The Joint List Is Israel's Only Democratic Opposition

Amira Hass
Amira Hass
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Joint List lawmakers confront the police during a Sheikh Jarrah protest, last month.
Joint List lawmakers confront the police during a Sheikh Jarrah protest, last month. Credit: Ohad Zwigenberg
Amira Hass
Amira Hass

The six Knesset members of the Joint List – five Palestinians and one anti-Zionist Jew – constitute the only democratic opposition to Israel’s new, right-wing government. The so-called opposition, consisting of Likud, the Haredi parties and the Judeo-Samarians of the Religious Zionism party, will gladly vote with the new government as long as it continues to rob Palestinians of their land, slash hospital budgets and bomb the Gaza Strip. The social-Zionist parties (Labor and Meretz), a minority in numbers and public impact, will be powerless to object. They are bound by coalition agreements and fear to disappoint their voters, who believe they have “received back the state” because the Haredim and Benjamin Netanyahu are no longer in power.

Meretz and Labor lawmakers have already shown how restricted they are in their enfeebled positions, by agreeing to Ayelet Shaked becoming interior and later justice minister, to Avigdor Lieberman being finance minister and to a fox (from Yamina) guarding the henhouse (that is, serving as minister of settlement affairs). Labor Party cabinet members and lawmakers will salute every rapacious IDF operation, with parliamentary questions and protests by Meretz lawmakers possibly even going unanswered. And the United Arab List? It will quickly discover its inability to protect its supporters’ rights to electricity and water. But if the new government does surprise with some sort of program to advance equality and endeavor to reduce inequality and discrimination, it can count on the Joint List’s six votes.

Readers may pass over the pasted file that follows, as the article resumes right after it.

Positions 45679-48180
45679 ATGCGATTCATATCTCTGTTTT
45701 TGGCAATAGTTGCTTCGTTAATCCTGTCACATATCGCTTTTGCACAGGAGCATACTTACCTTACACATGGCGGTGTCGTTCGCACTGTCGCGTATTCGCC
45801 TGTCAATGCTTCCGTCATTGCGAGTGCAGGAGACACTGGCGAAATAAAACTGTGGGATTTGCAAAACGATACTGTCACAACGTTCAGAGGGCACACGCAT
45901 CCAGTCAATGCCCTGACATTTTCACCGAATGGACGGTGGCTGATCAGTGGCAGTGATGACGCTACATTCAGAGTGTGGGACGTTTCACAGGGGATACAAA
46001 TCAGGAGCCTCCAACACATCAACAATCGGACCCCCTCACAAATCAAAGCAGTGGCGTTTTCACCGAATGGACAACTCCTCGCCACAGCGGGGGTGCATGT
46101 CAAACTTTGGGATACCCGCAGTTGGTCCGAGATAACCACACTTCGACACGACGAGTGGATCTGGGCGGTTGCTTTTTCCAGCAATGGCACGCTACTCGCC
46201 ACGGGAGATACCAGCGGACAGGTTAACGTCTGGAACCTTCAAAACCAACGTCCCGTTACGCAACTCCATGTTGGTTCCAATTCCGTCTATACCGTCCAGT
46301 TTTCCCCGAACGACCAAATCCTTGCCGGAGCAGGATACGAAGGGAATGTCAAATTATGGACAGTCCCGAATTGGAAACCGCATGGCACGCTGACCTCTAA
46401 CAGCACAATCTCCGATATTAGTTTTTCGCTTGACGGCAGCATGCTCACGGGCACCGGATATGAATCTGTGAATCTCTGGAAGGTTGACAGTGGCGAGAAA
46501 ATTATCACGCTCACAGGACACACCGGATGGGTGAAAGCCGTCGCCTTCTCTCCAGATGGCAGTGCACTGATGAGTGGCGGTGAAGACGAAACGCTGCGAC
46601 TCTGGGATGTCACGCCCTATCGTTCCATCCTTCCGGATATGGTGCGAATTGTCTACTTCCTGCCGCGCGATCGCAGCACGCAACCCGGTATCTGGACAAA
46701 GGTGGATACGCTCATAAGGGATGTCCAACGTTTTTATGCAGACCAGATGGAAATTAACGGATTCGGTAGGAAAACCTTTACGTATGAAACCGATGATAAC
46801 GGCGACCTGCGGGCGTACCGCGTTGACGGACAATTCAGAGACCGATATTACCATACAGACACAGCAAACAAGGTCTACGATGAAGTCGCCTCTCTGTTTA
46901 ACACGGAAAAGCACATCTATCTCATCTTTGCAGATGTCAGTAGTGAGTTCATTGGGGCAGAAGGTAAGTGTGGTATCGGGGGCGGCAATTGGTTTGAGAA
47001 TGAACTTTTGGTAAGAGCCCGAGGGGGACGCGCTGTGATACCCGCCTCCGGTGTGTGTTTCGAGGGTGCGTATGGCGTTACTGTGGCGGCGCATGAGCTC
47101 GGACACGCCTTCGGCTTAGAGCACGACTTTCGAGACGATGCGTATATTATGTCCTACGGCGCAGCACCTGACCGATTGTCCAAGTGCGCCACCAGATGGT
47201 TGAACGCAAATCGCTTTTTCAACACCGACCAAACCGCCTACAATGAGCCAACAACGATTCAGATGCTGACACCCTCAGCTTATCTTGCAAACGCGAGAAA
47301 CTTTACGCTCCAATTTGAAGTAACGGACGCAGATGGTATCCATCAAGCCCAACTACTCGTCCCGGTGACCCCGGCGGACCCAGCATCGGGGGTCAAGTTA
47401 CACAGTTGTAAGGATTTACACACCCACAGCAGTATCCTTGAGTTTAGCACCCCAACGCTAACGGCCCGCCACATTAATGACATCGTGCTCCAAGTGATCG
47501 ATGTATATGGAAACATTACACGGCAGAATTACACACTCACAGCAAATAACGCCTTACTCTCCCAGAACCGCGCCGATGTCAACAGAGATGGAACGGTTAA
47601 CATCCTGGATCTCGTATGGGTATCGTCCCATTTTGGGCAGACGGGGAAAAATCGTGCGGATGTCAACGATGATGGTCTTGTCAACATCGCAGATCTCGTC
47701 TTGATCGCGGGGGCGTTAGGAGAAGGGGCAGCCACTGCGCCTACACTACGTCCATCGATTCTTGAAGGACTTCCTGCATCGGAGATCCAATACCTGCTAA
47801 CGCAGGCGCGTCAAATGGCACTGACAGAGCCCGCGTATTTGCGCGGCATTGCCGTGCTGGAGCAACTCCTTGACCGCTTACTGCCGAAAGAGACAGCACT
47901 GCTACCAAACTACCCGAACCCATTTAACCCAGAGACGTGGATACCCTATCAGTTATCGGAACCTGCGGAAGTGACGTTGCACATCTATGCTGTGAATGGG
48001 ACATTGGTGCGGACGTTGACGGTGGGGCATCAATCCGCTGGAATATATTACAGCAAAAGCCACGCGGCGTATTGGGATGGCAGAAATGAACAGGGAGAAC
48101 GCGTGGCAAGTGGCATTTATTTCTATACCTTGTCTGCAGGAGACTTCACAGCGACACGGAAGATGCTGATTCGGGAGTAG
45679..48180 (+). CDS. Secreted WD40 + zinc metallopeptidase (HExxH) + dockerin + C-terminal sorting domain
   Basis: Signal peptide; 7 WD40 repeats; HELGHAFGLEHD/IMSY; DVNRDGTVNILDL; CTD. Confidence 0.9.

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The Joint List is the only democratic opposition not only because it supports measures such as raising wages and increasing taxes on corporations and on millionaires; increased supervision and restriction of arms dealers, the restoration of welfare services, repeal of the nation-state law and increasing state funding for underserved local governments. In its very existence and in its platform, this alliance of predominantly Arab parties opposes the inferior position that the democratic-in-its own-eyes State of Israel assigned to its Palestinian citizens. The Joint List’s lawmakers represent 2 million of these citizens, including those who did not vote for it – or for anyone – as well as the thousands of Jews who voted for it.

There is another reason the Joint List’s representatives embody the principles of democracy: They are linked to all the people living between the Jordan River and the Mediterranean Sea who are not permitted to vote. They are the natural delegates of all the Palestinians whose lives are determined by the government of Israel, the ones to whom the Jewish and very undemocratic Israel denies the right to vote. They are in fact the representatives of the members of the indigenous people, dispossessed of their land and history by illegitimate, devious legislation. These are people living under constant threat to their lives, with masked and armed soldiers breaking into their homes in the dead of night. The six lawmakers potentially represent the university students from the Gaza Strip who are barred by Israel from studying in Nablus or Ramallah, or the children who don’t know what a mountain is because Israel imprisons them in the coastal cage that is Gaza.

The six lawmakers of the only democratic opposition in Israel did not choose this massive representation. They are too few, they are lacking in means and power in the face of Israeli’s unflagging trickery and they often disappoint their voters. Short-tempered Israeli interviewers will tell them to deal with sewage and crime, not with the theft of land in the villages of Beita and Qabalan, not with the freedom of movement of Gazans or the right to self-determination. But their representative role stems from their awareness of what Israel does beyond the Green Line and from the history and national-indigenous identity of five of them. They oppose the most blatant nondemocratic characteristic of Israel: controlling the land while excluding the population in that land from the ballot box. They recognize the 1967 borders, the Green Line, while Israel is systematically erasing it.

Thus, the Joint List is a small party in the Knesset while representing the largest number of people – 7 million – who live in a land ruled by one government. In a proper world, the parties of the Joint List would have established the government.

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